Exposure adjustments in Snow

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Well it did snow here in Seattle. An amazing day. A camera's normally miraculous autoexposure system can be confused by snow. As "Luminous-Landscape.com":http://www.luminous-landscape.com/forum/lofiversion/index.php/t195.html explains, the camera is set to see the world as 18% grey, so if the world is much more white (e.g., snow), it will tend to underexpose to get back to that grey and if it see black (e.g., a night time shot), it will tend to overexpose to get to the grey. So, the solution is:

When there is lots of snow, overexpose by 1.5 to 2 stops. You can do this by either opening up the lense or decreasing shutter speed. Modern dSLRs make this simple with an Exposure adjustment, just set it to 1.5 to 2 stops to the right for a Canon and 1.5-2 stops to the left for a Nikon (the two camera makers reserves the sense of their adjustments).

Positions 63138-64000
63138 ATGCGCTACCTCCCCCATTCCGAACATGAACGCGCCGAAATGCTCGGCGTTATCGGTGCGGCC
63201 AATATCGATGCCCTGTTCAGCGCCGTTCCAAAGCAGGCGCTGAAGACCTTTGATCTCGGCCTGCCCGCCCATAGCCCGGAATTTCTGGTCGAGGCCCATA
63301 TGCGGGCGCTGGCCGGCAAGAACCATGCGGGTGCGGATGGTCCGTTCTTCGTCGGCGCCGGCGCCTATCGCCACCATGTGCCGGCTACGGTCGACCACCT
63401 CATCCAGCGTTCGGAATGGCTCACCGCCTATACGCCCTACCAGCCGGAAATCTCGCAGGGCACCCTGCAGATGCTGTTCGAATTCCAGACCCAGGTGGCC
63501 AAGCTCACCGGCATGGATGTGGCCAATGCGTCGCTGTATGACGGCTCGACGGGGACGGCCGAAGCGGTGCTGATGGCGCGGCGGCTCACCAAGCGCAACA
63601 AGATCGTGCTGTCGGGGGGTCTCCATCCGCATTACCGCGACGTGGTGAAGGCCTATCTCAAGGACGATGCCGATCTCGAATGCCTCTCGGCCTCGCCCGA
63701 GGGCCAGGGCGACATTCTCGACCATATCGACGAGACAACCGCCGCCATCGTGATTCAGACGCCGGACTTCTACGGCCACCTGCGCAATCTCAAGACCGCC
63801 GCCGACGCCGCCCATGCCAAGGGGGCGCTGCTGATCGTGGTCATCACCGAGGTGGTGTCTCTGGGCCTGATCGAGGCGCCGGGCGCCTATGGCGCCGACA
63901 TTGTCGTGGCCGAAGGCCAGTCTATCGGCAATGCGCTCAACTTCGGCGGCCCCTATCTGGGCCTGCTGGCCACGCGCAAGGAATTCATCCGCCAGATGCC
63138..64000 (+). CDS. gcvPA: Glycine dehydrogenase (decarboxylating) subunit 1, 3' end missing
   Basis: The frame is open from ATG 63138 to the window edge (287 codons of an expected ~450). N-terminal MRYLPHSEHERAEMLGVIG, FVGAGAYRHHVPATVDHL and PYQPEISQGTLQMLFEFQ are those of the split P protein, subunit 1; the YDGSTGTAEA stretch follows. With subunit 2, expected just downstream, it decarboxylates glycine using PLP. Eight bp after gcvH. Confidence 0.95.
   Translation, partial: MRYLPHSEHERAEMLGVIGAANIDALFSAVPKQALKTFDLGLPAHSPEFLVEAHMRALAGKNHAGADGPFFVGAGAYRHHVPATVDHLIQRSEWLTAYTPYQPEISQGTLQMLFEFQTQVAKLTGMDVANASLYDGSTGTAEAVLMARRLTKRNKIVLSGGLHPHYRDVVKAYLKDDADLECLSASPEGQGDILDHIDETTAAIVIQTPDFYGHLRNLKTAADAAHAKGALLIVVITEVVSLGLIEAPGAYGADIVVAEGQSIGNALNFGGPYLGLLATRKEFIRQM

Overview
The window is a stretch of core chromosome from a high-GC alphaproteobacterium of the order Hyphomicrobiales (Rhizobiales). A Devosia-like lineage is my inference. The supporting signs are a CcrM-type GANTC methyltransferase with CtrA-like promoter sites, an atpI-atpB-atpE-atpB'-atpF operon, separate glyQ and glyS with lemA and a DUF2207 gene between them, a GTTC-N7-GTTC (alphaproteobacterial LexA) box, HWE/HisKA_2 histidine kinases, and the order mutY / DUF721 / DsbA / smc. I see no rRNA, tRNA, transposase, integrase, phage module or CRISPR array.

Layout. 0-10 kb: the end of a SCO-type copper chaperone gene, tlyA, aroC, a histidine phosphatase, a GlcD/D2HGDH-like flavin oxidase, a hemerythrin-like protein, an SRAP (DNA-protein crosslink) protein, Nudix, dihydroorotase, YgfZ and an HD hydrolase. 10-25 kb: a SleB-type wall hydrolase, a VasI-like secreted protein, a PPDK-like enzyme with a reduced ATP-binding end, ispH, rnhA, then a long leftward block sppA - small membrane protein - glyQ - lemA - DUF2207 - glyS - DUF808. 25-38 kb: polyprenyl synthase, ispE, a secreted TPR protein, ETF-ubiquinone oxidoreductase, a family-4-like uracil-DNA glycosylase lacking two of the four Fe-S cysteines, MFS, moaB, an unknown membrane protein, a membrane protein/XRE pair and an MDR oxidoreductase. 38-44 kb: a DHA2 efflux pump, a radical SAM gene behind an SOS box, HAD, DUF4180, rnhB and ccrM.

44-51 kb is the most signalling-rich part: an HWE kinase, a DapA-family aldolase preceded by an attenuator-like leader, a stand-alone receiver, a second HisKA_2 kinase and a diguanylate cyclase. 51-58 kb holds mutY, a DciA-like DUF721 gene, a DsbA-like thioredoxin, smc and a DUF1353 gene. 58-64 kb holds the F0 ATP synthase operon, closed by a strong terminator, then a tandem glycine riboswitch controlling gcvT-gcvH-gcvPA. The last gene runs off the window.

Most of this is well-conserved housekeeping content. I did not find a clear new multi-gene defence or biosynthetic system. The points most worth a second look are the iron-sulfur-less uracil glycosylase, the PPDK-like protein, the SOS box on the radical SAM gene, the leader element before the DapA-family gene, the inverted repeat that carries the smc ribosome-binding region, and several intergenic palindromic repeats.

Same with night scenes, if you have one, you want to underexpose as "About.com":http://photography.about.com/od/nightphotography/ss/NightPhotog_4.htm explains and "blackphoto.com":http://www.blackphoto.com/tutorials/lesson_night.asp provides a good tutorial but the net is normally I don't change the autoexposure system since you want the camera to overexposure, that is bring out the light that is in the scene. Otherwise, if you really want it to look dark, then you want to set it to underexpose by 1-2 EVs.

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